Sen. Lankford on DACA: 'We as Americans do not hold children' accountable parents’ actions

Sen. Lankford on DACA: 'We as Americans do not hold children' accountable parents’ actions

Sen. James LankfordJames Paul Lankford5 senators call for US to shutter embassy in Havana GOP puts brakes on Trump's DACA deal with Democrats OPINION | Democrats abandon due process legacy for flawed sexual assault policy MORE (R-Okla.) on Monday responded to a report that said President Trump will end the Deferred Action for Childhood Arrivals (DACA) program, saying the United States does not “hold children legally accountable for the actions of their parents.”

“It is right for there to be consequences for those who intentionally entered this country illegally,” Lankford said in a statement. “However, we as Americans do not hold children legally accountable for the actions of their parents."

The statement comes after Politico reported Sunday that Trump has decided to end the program, which temporarily prevented the deportation of undocumented immigrants who were brought to the United States as minors and pursued work permits, with a six-month delay.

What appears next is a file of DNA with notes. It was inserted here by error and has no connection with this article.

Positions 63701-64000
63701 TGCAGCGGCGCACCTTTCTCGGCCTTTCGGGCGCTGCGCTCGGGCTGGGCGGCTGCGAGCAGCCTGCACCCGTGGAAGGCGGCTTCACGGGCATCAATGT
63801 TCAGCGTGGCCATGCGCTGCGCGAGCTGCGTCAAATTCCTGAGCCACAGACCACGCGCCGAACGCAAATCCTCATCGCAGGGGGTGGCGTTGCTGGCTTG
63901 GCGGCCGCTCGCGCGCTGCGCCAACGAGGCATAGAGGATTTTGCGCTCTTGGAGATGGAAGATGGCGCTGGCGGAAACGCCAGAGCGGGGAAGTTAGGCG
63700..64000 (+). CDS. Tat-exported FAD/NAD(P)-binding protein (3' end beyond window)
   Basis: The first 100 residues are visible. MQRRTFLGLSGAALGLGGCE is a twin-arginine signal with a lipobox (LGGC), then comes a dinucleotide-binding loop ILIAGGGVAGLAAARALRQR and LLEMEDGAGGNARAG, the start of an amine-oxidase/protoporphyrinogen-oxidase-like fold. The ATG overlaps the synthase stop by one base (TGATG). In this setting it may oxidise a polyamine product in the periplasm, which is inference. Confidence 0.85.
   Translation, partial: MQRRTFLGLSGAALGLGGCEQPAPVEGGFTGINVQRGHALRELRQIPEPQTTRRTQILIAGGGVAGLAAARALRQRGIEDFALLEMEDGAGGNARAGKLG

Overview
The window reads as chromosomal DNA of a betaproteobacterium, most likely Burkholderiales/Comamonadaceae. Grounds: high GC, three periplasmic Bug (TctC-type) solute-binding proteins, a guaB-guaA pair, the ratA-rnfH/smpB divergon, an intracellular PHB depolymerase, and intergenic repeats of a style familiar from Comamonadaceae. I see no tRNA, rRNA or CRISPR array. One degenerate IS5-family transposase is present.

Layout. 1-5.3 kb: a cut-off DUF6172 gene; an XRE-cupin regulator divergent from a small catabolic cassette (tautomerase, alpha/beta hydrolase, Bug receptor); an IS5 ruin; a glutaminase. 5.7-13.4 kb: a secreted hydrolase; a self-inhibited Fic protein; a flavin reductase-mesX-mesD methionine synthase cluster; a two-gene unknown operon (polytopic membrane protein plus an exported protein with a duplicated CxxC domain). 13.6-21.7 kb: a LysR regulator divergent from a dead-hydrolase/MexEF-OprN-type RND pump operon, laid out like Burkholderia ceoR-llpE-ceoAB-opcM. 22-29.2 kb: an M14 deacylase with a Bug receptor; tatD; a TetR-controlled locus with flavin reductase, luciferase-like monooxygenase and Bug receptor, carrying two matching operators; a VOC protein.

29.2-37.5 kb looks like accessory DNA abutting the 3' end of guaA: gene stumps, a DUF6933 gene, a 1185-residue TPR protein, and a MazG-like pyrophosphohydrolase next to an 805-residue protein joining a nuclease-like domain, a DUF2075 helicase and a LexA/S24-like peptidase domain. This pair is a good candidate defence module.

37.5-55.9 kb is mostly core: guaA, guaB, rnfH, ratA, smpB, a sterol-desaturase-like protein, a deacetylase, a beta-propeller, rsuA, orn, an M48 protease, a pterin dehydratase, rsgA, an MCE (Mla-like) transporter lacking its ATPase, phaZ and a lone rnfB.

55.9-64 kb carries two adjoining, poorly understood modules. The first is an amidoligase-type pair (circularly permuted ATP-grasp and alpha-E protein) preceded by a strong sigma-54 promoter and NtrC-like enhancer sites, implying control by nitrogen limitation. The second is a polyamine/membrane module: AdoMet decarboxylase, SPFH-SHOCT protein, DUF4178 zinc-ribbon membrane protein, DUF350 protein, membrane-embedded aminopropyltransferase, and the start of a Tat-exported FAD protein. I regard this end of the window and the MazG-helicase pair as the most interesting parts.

Both Republican and Democratic lawmakers have urged Trump not to terminate the program. House Speaker Paul RyanPaul RyanRyan: Graham-Cassidy 'best, last chance' to repeal ObamaCare Ryan: Americans want to see Trump talking with Dem leaders Overnight Finance: CBO to release limited analysis of ObamaCare repeal bill | DOJ investigates Equifax stock sales | House weighs tougher rules for banks dealing with North Korea MORE (R-Wis.) said last week that Trump should not end the program and that it is up to Congress to address DACA.

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"We must confront the nation's out-of-date immigration policy and finally resolve the issues of strong border enforcement and merit immigration,” Lankford said.

“Policy reform must come from the American people through Congress. The Legislative and Executive Branch should put aside passivity and partisanship and finally modernize our immigration laws.”

Trump centered his presidential campaign around a strong immigration policy, vowing to build a wall on the United States-Mexico border and to end DACA immediately if he were to be elected.